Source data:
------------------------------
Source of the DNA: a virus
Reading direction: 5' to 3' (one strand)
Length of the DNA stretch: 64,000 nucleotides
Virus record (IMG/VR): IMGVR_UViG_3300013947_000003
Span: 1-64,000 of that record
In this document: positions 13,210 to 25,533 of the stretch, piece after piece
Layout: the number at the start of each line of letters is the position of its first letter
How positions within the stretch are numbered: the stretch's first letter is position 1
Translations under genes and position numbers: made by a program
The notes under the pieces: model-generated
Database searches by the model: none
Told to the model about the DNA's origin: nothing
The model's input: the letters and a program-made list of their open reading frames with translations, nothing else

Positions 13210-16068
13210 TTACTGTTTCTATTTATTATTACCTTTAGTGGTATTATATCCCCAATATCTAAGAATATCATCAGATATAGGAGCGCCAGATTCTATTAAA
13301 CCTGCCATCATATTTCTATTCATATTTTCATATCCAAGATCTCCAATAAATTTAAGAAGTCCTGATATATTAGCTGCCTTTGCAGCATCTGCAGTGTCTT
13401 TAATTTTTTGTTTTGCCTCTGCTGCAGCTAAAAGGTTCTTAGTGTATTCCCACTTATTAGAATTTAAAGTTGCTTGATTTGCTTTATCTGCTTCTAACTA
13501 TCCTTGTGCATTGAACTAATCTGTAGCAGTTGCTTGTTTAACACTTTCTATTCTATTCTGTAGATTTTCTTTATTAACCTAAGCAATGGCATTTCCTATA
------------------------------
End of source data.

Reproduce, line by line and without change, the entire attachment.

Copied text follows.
Source of the DNA: a virus
Reading direction: 5' to 3' (one strand)
Length of the DNA stretch: 64,000 nucleotides
Virus record (IMG/VR): IMGVR_UViG_3300013947_000003
Span: 1-64,000 of that record
In this document: positions 13,210 to 25,533 of the stretch, piece after piece
Layout: the number at the start of each line of letters is the position of its first letter
How positions within the stretch are numbered: the stretch's first letter is position 1
Translations under genes and position numbers: made by a program
The notes under the pieces: model-generated
Database searches by the model: none
Told to the model about the DNA's origin: nothing
The model's input: the letters and a program-made list of their open reading frames with translations, nothing else

Positions 13210-16068
13210 TTACTGTTTCTATTTATTATTACCTTTAGTGGTATTATATCCCCAATATCTAAGAATATCATCAGATATAGGAGCGCCAGATTCTATTAAA
13301 CCTGCCATCATATTTCTATTCATATTTTCATATCCAAGATCTCCAATAAATTTAAGAAGTCCTGATATATTAGCTGCCTTTGCAGCATCTGCAGTGTCTT
13401 TAATTTTTTGTTTTGCCTCTGCTGCAGCTAAAAGGTTCTTAGTGTATTCCCACTTATTAGAATTTAAAGTTGCTTGATTTGCTTTATCTGCTTCTAACTA
13501 TCCTTGTGCATTGAACTAATCTGTAGCAGTTGCTTGTTTAACACTTTCTATTCTATTCTGTAGATTTTCTTTATTAACCTAAGCAATGGCATTTCCTATA